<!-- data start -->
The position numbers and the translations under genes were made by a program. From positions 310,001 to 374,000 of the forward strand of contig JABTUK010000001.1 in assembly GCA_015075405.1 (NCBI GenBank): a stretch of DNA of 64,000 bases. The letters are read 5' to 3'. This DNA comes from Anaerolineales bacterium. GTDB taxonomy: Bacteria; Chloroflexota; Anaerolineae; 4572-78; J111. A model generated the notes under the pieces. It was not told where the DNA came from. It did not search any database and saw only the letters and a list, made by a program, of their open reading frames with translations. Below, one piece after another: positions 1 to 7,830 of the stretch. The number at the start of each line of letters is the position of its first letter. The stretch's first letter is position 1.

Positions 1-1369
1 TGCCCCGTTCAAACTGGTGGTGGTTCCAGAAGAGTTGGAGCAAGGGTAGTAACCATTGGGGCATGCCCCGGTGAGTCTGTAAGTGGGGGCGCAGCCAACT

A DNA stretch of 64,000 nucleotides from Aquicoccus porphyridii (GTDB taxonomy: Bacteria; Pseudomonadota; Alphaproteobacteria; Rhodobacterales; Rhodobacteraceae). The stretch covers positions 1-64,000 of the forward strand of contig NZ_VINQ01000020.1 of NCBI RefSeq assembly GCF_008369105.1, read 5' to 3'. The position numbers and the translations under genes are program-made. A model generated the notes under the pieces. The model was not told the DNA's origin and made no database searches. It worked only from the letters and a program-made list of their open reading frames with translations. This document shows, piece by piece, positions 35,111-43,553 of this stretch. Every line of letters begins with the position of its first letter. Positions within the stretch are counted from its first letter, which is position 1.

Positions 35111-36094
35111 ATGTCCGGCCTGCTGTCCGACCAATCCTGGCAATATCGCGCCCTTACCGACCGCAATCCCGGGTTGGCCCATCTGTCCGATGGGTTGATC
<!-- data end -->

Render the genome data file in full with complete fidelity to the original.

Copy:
The position numbers and the translations under genes were made by a program. From positions 310,001 to 374,000 of the forward strand of contig JABTUK010000001.1 in assembly GCA_015075405.1 (NCBI GenBank): a stretch of DNA of 64,000 bases. The letters are read 5' to 3'. This DNA comes from Anaerolineales bacterium. GTDB taxonomy: Bacteria; Chloroflexota; Anaerolineae; 4572-78; J111. A model generated the notes under the pieces. It was not told where the DNA came from. It did not search any database and saw only the letters and a list, made by a program, of their open reading frames with translations. Below, one piece after another: positions 1 to 7,830 of the stretch. The number at the start of each line of letters is the position of its first letter. The stretch's first letter is position 1.

Positions 1-1369
1 TGCCCCGTTCAAACTGGTGGTGGTTCCAGAAGAGTTGGAGCAAGGGTAGTAACCATTGGGGCATGCCCCGGTGAGTCTGTAAGTGGGGGCGCAGCCAACT

A DNA stretch of 64,000 nucleotides from Aquicoccus porphyridii (GTDB taxonomy: Bacteria; Pseudomonadota; Alphaproteobacteria; Rhodobacterales; Rhodobacteraceae). The stretch covers positions 1-64,000 of the forward strand of contig NZ_VINQ01000020.1 of NCBI RefSeq assembly GCF_008369105.1, read 5' to 3'. The position numbers and the translations under genes are program-made. A model generated the notes under the pieces. The model was not told the DNA's origin and made no database searches. It worked only from the letters and a program-made list of their open reading frames with translations. This document shows, piece by piece, positions 35,111-43,553 of this stretch. Every line of letters begins with the position of its first letter. Positions within the stretch are counted from its first letter, which is position 1.

Positions 35111-36094
35111 ATGTCCGGCCTGCTGTCCGACCAATCCTGGCAATATCGCGCCCTTACCGACCGCAATCCCGGGTTGGCCCATCTGTCCGATGGGTTGATC